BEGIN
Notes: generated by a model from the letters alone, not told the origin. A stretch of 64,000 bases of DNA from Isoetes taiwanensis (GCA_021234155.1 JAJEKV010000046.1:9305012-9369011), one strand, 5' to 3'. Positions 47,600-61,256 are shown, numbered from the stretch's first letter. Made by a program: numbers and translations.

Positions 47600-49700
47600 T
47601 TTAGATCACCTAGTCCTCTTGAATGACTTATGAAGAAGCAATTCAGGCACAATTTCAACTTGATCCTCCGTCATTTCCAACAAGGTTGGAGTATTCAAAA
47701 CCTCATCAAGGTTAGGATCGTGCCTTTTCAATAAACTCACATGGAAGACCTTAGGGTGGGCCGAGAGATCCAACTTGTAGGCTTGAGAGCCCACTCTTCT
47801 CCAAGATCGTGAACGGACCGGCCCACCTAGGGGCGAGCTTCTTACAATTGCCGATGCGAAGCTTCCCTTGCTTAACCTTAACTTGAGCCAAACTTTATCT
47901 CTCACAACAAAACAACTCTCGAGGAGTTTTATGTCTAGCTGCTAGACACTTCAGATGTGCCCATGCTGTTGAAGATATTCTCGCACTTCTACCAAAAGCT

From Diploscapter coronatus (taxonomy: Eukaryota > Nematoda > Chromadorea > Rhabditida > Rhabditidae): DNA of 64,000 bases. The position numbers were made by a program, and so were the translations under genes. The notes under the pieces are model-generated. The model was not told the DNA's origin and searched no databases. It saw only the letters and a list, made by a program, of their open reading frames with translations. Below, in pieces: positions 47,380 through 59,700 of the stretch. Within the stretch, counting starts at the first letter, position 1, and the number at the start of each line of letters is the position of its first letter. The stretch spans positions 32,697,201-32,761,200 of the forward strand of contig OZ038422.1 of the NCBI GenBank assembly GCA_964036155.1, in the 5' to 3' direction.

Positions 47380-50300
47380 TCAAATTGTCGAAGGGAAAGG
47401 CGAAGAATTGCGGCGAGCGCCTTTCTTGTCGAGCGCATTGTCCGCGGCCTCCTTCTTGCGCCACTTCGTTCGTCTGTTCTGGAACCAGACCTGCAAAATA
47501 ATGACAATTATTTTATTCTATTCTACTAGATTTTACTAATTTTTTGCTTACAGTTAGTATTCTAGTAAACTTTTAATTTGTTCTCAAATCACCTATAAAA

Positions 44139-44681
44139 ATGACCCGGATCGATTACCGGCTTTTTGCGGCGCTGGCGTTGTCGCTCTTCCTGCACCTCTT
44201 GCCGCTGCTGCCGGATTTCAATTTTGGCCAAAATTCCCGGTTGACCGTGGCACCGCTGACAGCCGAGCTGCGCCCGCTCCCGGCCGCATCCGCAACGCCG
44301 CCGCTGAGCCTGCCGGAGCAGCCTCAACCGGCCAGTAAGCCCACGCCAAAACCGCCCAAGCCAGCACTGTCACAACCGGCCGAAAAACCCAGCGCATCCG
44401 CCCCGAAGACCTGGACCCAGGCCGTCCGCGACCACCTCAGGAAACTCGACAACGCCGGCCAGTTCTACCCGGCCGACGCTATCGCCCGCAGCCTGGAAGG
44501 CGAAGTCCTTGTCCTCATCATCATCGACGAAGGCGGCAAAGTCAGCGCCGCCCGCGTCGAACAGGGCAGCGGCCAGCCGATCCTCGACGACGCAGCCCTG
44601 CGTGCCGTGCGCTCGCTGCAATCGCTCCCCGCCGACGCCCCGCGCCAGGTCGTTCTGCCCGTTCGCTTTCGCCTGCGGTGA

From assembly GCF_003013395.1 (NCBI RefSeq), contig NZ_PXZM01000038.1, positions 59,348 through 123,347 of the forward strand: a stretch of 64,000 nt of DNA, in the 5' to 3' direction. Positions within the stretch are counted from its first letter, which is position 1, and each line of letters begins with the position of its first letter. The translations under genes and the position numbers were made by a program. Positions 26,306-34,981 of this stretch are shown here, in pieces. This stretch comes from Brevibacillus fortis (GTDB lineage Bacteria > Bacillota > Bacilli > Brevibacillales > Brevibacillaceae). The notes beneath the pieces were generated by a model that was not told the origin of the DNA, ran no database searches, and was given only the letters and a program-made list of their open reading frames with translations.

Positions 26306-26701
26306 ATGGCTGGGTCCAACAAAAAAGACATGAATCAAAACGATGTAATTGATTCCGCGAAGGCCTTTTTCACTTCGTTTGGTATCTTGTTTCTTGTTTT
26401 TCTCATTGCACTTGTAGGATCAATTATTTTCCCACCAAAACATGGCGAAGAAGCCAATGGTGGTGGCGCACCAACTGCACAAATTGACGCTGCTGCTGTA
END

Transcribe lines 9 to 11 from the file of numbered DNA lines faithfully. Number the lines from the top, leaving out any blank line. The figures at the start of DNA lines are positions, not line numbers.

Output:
Positions 47380-50300
47380 TCAAATTGTCGAAGGGAAAGG
47401 CGAAGAATTGCGGCGAGCGCCTTTCTTGTCGAGCGCATTGTCCGCGGCCTCCTTCTTGCGCCACTTCGTTCGTCTGTTCTGGAACCAGACCTGCAAAATA